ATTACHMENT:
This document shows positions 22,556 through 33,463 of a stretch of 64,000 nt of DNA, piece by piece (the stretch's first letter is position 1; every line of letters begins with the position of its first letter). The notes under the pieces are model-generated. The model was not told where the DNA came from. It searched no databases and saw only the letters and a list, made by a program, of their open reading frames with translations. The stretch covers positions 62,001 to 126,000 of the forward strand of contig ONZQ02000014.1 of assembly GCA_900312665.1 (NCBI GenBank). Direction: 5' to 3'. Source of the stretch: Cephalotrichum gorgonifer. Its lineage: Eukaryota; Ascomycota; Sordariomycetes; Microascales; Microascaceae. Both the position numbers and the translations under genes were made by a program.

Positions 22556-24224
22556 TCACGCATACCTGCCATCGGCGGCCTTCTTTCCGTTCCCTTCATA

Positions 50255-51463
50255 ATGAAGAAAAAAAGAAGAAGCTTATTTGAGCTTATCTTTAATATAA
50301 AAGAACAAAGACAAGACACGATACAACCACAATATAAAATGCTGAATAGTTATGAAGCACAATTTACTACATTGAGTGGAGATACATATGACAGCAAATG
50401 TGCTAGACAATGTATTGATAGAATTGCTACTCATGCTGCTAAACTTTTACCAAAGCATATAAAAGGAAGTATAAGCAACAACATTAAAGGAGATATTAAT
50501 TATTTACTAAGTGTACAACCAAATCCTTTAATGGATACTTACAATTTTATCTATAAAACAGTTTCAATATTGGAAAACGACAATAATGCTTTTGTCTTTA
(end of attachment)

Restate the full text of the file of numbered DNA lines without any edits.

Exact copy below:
This document shows positions 22,556 through 33,463 of a stretch of 64,000 nt of DNA, piece by piece (the stretch's first letter is position 1; every line of letters begins with the position of its first letter). The notes under the pieces are model-generated. The model was not told where the DNA came from. It searched no databases and saw only the letters and a list, made by a program, of their open reading frames with translations. The stretch covers positions 62,001 to 126,000 of the forward strand of contig ONZQ02000014.1 of assembly GCA_900312665.1 (NCBI GenBank). Direction: 5' to 3'. Source of the stretch: Cephalotrichum gorgonifer. Its lineage: Eukaryota; Ascomycota; Sordariomycetes; Microascales; Microascaceae. Both the position numbers and the translations under genes were made by a program.

Positions 22556-24224
22556 TCACGCATACCTGCCATCGGCGGCCTTCTTTCCGTTCCCTTCATA

Positions 50255-51463
50255 ATGAAGAAAAAAAGAAGAAGCTTATTTGAGCTTATCTTTAATATAA
50301 AAGAACAAAGACAAGACACGATACAACCACAATATAAAATGCTGAATAGTTATGAAGCACAATTTACTACATTGAGTGGAGATACATATGACAGCAAATG
50401 TGCTAGACAATGTATTGATAGAATTGCTACTCATGCTGCTAAACTTTTACCAAAGCATATAAAAGGAAGTATAAGCAACAACATTAAAGGAGATATTAAT
50501 TATTTACTAAGTGTACAACCAAATCCTTTAATGGATACTTACAATTTTATCTATAAAACAGTTTCAATATTGGAAAACGACAATAATGCTTTTGTCTTTA